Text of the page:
It’s a new year, and once again thousands of journalists, industry pros and curious consumers have been descending on Detroit for the North American International Auto Show, to see what’s coming next in the automotive world.
This show has been an annual fixture of the industry for more than a century. It’s a good sign that the industry, and this region in particular, are healthy enough that the show continues to attract so much excitement and attention. But if you look more closely, you can see seismic changes underway in the industry. I’m not talking about the latest compacts and alternate fuel types, or the newest concept cars. I’m talking about something taking place on the other side of the world: the New Delhi Auto Show, running at about the same time in India.
Still a 2nd tier event, the New Delhi show is starting to gain international prominence. So much so, that Jaguar – Range Rover actually skipped Detroit this year, in order to focus on the show in India. That’s pretty remarkable, yet not so surprising when you think about it. Just as China before it, India is awakening as an industrial power – and a major market for automobiles. A decade ago, the really major auto shows were in Detroit, Geneva, Paris, Tokyo and Frankfurt. Today we have to add Shanghai, New Delhi and Los Angeles to the list. This transformation is about more than conventions and glitzy shows. This is about how cars are made. The shows are simply following the markets. In today’s global marketplace, it makes sense more than ever to manufacture locally as much as possible. So the auto makers are opening plants in India and elsewhere, and their top suppliers are following suit.
You don’t need a crystal ball to see where this is going. Not all Tier 2 and 3 suppliers can afford to open everywhere, and neither can their vendors, so extended supply chains are being pulled and stretched in more directions than ever before. Of course, the wider the area that a supply chain must cover, the more fragile the entire chain becomes, and it only takes one weak link to break the whole thing, local or not, as we all learned from the natural disasters that struck in 2011.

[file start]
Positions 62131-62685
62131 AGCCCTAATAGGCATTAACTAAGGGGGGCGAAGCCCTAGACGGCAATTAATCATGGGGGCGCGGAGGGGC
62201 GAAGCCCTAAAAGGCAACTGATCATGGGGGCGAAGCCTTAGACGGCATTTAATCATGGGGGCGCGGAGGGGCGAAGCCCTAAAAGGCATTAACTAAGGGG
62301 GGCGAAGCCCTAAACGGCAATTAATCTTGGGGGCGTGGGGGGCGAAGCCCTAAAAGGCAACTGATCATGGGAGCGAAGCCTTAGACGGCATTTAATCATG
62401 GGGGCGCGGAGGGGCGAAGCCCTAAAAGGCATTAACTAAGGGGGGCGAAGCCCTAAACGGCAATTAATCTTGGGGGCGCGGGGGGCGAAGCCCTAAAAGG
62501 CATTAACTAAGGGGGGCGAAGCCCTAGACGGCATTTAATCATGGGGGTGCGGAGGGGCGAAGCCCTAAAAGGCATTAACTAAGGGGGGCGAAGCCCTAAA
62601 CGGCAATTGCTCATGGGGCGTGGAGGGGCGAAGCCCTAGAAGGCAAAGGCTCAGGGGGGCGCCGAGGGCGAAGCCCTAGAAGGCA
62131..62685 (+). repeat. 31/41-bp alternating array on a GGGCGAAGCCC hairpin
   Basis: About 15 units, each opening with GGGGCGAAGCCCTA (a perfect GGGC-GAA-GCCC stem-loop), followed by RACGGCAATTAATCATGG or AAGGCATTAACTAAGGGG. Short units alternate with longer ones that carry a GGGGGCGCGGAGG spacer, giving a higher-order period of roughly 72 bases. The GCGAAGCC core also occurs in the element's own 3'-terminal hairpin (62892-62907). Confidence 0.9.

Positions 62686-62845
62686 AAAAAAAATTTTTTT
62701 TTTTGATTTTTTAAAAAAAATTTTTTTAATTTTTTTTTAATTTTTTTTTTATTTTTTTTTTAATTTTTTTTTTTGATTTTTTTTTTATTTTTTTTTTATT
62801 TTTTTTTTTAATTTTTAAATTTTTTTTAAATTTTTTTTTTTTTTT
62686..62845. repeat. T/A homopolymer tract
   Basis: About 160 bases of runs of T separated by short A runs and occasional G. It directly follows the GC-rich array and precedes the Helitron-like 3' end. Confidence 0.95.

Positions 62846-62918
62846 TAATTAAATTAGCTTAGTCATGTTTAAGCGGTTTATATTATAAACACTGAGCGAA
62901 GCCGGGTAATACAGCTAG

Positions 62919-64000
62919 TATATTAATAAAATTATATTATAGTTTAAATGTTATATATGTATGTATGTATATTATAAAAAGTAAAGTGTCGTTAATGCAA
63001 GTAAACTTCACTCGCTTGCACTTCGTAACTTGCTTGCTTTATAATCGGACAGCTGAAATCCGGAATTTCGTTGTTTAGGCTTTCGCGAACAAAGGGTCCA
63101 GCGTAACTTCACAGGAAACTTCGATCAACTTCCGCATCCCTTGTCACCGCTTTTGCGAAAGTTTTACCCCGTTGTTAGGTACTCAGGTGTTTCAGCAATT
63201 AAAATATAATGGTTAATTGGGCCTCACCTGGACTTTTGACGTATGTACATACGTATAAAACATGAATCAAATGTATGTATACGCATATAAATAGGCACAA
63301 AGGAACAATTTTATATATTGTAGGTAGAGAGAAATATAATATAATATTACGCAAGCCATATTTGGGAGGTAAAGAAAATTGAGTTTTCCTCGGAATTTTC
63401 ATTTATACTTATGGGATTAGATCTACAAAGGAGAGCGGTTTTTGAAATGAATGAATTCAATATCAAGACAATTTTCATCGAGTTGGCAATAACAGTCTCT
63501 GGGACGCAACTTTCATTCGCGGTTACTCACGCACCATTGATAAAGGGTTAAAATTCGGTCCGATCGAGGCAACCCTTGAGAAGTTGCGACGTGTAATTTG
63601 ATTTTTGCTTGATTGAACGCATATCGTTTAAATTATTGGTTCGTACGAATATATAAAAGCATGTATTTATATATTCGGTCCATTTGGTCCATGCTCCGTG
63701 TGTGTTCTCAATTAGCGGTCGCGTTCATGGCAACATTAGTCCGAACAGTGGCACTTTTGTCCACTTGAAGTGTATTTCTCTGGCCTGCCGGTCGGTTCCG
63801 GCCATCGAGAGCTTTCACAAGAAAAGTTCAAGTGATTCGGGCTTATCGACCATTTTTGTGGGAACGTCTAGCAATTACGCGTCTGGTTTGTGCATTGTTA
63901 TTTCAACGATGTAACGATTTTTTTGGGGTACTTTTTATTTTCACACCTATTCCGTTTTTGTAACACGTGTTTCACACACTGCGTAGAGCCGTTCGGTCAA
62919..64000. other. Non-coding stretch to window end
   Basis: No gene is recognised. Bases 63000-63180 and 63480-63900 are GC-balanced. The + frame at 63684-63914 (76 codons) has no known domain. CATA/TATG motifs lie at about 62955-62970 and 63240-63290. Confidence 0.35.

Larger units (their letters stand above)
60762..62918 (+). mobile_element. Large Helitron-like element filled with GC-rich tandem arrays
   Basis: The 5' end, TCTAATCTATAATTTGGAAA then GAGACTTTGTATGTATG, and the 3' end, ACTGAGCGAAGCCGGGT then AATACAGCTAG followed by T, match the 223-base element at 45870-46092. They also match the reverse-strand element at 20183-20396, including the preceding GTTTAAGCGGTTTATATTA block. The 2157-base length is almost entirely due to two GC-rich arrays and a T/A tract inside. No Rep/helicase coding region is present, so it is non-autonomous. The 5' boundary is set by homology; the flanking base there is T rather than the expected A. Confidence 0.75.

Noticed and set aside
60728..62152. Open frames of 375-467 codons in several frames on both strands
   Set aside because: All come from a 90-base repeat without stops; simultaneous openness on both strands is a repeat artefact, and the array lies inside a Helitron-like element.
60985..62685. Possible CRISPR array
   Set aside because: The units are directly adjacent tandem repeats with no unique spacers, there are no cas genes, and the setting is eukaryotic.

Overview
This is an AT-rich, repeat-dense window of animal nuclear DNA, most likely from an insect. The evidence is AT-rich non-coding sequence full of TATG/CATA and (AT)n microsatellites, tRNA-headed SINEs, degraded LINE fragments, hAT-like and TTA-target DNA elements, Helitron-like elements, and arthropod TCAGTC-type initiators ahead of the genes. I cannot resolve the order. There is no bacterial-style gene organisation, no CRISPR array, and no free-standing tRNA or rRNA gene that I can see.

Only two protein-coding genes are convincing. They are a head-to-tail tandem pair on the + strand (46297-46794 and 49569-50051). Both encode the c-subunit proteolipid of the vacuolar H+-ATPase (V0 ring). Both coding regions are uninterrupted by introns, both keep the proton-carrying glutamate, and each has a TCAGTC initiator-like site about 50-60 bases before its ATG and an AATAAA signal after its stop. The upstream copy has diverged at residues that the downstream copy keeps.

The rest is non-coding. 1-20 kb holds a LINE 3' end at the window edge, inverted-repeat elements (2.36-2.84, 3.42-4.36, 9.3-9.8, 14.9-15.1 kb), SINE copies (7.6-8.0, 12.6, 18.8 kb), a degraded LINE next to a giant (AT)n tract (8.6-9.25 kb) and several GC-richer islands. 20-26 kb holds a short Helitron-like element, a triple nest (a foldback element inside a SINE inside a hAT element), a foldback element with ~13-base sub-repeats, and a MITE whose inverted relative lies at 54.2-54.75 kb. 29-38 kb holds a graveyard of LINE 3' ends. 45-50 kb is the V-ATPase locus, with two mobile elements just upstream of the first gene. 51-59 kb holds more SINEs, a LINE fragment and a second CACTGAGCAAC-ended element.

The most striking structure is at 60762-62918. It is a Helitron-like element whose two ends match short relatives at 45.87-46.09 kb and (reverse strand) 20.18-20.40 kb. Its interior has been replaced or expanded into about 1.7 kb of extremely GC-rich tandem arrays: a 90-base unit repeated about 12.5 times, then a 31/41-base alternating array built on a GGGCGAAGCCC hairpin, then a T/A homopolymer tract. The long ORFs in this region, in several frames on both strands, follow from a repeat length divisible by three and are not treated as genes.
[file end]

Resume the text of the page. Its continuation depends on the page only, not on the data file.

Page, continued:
So here are my predictions for 2012. The industry will be hit by another supply and sourcing problem because, well, something is bound to go wrong somewhere. As a result, more automotive manufacturers and their suppliers will finally decide to modernize and standardize their manufacturing execution systems to deal with the realities and unpredictability of a global industry. After all, if it makes sense to build cars on a common platform, doesn’t it make just as much sense to use a common IT platform to manage the whole process?
In fact, I would argue that the logic is even more compelling in the case of a platform for manufacturing operations management. Why? Because you can bet next year’s car model that India won’t be the last major new market to arise, and the supply chain challenges are only going to intensify. That’s one prediction you can drive to the bank.
By the way, congratulations to Range Rover for winning North America Truck of the Year with the new Range Rover Evoque at the NAIAS show in Detroit this past Monday. If you’d like to see it, you’ll have to go to the Motor Show in New Dehli. You can’t see it at the show in Detroit.
See you at next year’s auto show…somewhere in the world.